Tell us a little about your background - where did you study? What got you to the position you’re currently in?
The son of a concert pianist, I’m a musician by background and with a wife who previously worked in professional theatre, the Creative Arts have always been important to me. I studied Music at Christ Church, Oxford and have worked within a number of Independent Schools both in the UK and overseas, latterly at Loughborough Endowed Schools.
Tell us about the school you represent, and your position within it.
Bilton Grange is a very special school. Our strong heritage, together with our passion for educating the whole child, means that we have and continue to produce children who are successful in their chosen fields. My position as Headmaster, allows me to work with my colleagues to shape our broad educational offering ensuring that we continue remain at the top of our field.
What makes your school different from others?
We believe that happiness is key to our children’s education and we work extremely hard to ensure that all of our children are happy and confident. Our broad curriculum ensures that our pupils have the opportunity to learn a wide range of subjects and try various activities to help them discover their passions and talents.
What is your school motto, and what’s the meaning behind it?
Iron Sharpeneth Iron: A high quality education will produce strong, well-rounded characters who will achieve great things, but also our children help each other to succeed.
What’s the one question prospective parents always ask when they come to visit - and what is your answer?
‘We know you have a great relationship with Rugby but where else do your children go?’
We work with parents to ensure that their children attend the senior school that is best for them. Whilst about half of our children do go to Rugby, we also send children to Uppingham, Oundle, Stowe, Shrewsbury, Repton, Harrow, Eton, and plenty more besides.
Which is your favourite area of the school grounds?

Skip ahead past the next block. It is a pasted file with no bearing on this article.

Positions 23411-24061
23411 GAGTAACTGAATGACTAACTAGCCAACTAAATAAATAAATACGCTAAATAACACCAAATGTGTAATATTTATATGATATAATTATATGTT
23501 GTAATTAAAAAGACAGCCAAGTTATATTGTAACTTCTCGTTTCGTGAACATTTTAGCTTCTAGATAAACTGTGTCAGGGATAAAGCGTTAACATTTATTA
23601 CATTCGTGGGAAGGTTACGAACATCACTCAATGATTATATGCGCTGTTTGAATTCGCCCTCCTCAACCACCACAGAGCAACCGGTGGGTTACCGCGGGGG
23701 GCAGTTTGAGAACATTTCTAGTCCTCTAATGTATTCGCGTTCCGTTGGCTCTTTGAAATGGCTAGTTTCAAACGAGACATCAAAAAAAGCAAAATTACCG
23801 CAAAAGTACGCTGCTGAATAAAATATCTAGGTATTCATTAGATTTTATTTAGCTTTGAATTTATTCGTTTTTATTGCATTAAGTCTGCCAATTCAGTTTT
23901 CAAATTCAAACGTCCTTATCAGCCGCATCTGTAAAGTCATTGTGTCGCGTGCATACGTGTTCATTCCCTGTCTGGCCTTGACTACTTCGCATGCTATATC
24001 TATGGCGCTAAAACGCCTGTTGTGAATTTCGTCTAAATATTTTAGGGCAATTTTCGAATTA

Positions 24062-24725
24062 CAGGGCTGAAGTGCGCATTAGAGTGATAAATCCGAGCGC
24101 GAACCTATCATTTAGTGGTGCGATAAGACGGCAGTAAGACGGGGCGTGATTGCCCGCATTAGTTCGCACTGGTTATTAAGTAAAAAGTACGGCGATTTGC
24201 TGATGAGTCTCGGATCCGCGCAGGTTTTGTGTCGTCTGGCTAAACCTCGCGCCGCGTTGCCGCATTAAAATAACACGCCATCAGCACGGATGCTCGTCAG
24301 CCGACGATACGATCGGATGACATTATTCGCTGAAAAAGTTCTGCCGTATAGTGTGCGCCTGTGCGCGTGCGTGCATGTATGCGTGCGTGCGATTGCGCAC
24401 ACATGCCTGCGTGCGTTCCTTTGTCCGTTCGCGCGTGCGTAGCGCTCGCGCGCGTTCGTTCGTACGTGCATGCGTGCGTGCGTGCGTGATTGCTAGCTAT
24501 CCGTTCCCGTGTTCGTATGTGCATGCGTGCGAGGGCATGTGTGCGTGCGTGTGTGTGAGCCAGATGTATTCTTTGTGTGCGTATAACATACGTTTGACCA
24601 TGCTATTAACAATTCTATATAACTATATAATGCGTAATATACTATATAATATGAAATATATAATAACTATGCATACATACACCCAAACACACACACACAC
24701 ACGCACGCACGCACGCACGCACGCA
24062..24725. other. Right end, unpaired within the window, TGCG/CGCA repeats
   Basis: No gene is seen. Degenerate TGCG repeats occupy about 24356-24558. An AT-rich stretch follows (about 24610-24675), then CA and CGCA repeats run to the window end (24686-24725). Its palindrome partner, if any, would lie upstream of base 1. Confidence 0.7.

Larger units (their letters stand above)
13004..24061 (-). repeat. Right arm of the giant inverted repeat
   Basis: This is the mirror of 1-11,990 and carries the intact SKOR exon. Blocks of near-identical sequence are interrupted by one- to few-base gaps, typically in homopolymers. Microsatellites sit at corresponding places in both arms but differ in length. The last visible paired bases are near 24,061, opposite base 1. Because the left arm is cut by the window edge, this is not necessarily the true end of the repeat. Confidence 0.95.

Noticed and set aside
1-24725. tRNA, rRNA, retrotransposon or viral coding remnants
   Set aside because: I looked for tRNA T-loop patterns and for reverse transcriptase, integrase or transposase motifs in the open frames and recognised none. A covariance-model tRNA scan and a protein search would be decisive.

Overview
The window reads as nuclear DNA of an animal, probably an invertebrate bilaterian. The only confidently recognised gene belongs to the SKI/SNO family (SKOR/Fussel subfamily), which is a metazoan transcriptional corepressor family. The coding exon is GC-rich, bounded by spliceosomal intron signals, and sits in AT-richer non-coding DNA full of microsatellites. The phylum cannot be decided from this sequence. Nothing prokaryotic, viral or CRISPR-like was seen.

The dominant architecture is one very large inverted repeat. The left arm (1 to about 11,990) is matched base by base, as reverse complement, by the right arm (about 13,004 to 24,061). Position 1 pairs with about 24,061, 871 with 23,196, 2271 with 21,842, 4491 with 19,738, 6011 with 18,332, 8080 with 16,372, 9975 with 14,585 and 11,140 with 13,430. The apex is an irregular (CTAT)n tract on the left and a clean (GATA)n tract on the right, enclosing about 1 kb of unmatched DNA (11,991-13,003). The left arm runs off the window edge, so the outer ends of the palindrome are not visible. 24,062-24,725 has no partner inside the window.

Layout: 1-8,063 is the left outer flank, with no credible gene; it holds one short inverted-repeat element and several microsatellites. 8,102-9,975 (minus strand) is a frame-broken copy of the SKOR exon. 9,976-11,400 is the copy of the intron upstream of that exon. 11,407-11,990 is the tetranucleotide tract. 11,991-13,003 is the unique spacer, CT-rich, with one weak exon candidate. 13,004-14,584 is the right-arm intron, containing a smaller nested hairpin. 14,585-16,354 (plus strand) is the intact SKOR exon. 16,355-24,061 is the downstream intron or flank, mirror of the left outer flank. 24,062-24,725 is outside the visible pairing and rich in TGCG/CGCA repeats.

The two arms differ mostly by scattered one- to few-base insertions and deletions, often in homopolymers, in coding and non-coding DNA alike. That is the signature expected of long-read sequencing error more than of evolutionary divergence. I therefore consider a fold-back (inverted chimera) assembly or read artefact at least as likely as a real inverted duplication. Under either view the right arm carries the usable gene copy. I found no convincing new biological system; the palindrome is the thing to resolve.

The Wild Gardens is always a favourite spot of mine. BG is lucky to have three sets of woodlands and we use them regularly for lessons and activities. As well as using the woods for campfire cooking with our Brownies, Guides, Cubs and Scouts, I also run Wild Wednesday and Super Saturday where I supervise groups of pupils as they climb trees and build dens in the woods.
Of which one thing about your school are you most proud?
The breadth of opportunity we offer our children which I firmly believe that this is key to our pupils’ happiness. We offer this in two ways – the breadth of our academic curriculum and the creativeness of our teachers means that our children’s learning is hands on. From spending a lesson in our air raid shelter learning about the Blitz, to spending a Science lesson exploring the woods looking at leaf litter and understanding the many processes that happen at this level, to baking naan bread as part of a geography and RE project on India we look to ensure that our children live their learning.
Outside of the main curriculum, we offer a broad range of activities and options to pupils with everything from trampolining, Zumba, debating, electronics to golf, fencing and riding.
Tell us something about the history of the school
Originally started as a school in 1873 and in its current location since 1887, BG prides itself on developing happy, confident and successful pupils. Situated in 90 acres, our main Prep School building was originally bought by Captain Washington Hibbert in 1846 and it was Hibbert who first asked Augustus Pugin to build a mansion around the pre-existing Georgian farmhouse. During this period Pugin was also designing the interiors, and the exterior detailing, of the House of Lords and the Commons, so we see ourselves as the Palace of Westminster's little sibling! Pugin designed the overall plan of the building, the tiles, the stained glass, the panelling, the heraldic beasts on the staircase, the wallpaper, the door furniture and other structures around the grounds including the walled garden and adjacent cottage.
In the summer of 1887, the Reverend Walter Earle moved the school he had started in Yarlet in 1873 to Bilton Grange. One of the first additions Walter Earle made was to convert the brewhouse and the working men’s room to become the Chapel we enjoy today, as well as the classroom building which was designed to fit seamlessly with the Pugin mansion.
In 1938 the kindergarten for day boys and girls was opened at Homefield. Later to become a school for boys up to age 8 and for girls up to age 12, the Homefield building is now used for our Pre-Prep department catering for boys and girls from Reception to Year 3.
The School has continued to innovate over the years adding the Ravenscroft Theatre in the 1960s, followed by our indoor 25m swimming pool in the 1970s, a Sports Hall and Music School in the 1980s and a Craft Design and Technology centre (now known as Design Technology) in the 1990s and in 2015 we opened our new hockey pitch in the Pugin walled garden.